The Union Finance Minister Arun Jaitley and the RBI Governor Raghuram Rajan have differed about Indian economic policy recently.
Raghuram had earlier said that our policy should be 'Make for India', rather than 'Make in India', and insisted in maintaining high interest rates. He said that the emphasis on exports is erroneous , as " the world as a whole is unlikely to be able to accomodate another export led China". He also said that " with external demand growth likely to be muted for at least the next 5 years, India has to produce for the internal market".
Jaitley has criticized Raghuram, and said that we should make for the whole world, not merely for India, and reduce interest rates. He said that people want the best quality products at the cheapest prices, and we should sell wherever there is a market, not merely in India.
I respectfully submit that both Raghuram and Jaitley are talking through their hats.
Let us take Raghuram first. He is correct in saying that.the world market is already saturated, and with the worldwide economic recession going on, and likely to continue for a long time ( see my article ' World Economic Recession ' on fb and on my blog justicekatju.blogspot.in ) emphasis on exports will be unsuccessful.
However, he is mistaken in thinking that the internal market will solve the problem. The fact is that our masses have little purchasing power as they are too poor. And as for our middle class, its purchasing power too has been greatly eroded by the skyrocketing price rise, and they have barely enough to purchase essentials like food and medicines, leaving little to buy other goods. So where is the internal market ?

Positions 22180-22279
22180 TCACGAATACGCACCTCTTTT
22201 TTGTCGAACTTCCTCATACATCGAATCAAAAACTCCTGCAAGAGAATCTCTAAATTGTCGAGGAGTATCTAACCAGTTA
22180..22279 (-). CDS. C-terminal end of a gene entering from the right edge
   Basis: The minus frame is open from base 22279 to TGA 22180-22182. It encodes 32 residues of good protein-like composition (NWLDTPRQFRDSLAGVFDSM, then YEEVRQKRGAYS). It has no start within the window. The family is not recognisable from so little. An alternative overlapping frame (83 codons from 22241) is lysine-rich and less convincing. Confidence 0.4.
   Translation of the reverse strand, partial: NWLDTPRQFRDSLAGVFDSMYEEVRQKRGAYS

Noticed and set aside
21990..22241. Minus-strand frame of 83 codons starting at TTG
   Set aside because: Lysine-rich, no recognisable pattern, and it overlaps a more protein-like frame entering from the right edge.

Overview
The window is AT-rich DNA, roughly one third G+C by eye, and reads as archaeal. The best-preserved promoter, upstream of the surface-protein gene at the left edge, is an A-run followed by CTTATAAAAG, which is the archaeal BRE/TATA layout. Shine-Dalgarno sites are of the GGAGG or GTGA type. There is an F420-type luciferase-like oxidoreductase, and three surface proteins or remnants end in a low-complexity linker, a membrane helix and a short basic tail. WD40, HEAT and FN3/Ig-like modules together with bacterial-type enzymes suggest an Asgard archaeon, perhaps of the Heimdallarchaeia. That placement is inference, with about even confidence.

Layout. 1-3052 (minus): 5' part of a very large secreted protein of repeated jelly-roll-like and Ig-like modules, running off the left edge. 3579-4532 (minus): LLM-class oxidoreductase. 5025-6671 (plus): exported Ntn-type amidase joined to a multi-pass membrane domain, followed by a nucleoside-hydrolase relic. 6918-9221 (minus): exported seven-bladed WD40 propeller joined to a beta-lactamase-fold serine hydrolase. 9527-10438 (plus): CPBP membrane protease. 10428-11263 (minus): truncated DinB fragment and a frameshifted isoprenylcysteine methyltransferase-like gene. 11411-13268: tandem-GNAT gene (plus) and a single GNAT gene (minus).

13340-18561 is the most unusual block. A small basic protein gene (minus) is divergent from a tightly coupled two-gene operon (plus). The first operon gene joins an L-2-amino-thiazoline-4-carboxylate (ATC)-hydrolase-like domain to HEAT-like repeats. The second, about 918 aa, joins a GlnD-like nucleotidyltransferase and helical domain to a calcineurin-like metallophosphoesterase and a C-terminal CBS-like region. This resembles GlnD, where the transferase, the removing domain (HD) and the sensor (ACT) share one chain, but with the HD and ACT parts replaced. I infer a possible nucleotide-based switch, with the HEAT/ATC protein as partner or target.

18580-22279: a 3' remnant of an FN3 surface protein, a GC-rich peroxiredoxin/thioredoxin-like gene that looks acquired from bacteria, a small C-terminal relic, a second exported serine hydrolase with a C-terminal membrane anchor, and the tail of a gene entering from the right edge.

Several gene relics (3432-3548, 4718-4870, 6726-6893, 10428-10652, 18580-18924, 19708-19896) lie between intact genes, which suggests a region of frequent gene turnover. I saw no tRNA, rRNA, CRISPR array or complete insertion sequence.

In fact even in our internal market, deep inroads have been made by the Chinese in certain sectors e.g. electronic gadgets ( no doubt not all of a high quality ), house furnishings, toys, Diwali fireworks, hot water bottles,etc, many selling at 10 to 70% cheaper prices than Indian products. Chinese goods have resulted in closure of many manufacturing units in India. 60% industrial units in the industrial belt of Thane and Bhiwandi near Mumbai have closed down. Chinese goods have captured 30% of the Indian imitation jewellery market. Many more such examples can be given.
As regards Arun Jaitley, the reply to him has, in my opinion, been given correctly by Raghuram. A worldwide economic recession is going on, so where is the market for these exports ?
In my opinion reducing interest rates will have no significant effect. It will no doubt partially reduce the cost of production, and thereby give some fillip to industrial production, but where is the market for this increased production ? The problem is not, as I have repeatedly pointed out, how to increase production, which we can easily do with our huge pool of bright engineers and technicians, but how to raise the purchasing power of the masses ?
I repeat what I have said several times earlier : we must mainly rely on our domestic market, because over reliance on foreign markets is very precarious, as they may be captured by some other country,or there may be a recession ( as there is worldwide today,and likely to continue for a long time ). But for that we have to raise the purchasing power of our masses.
How this can be done is therefore the central question for us today. We have to use our creativity to find the solution.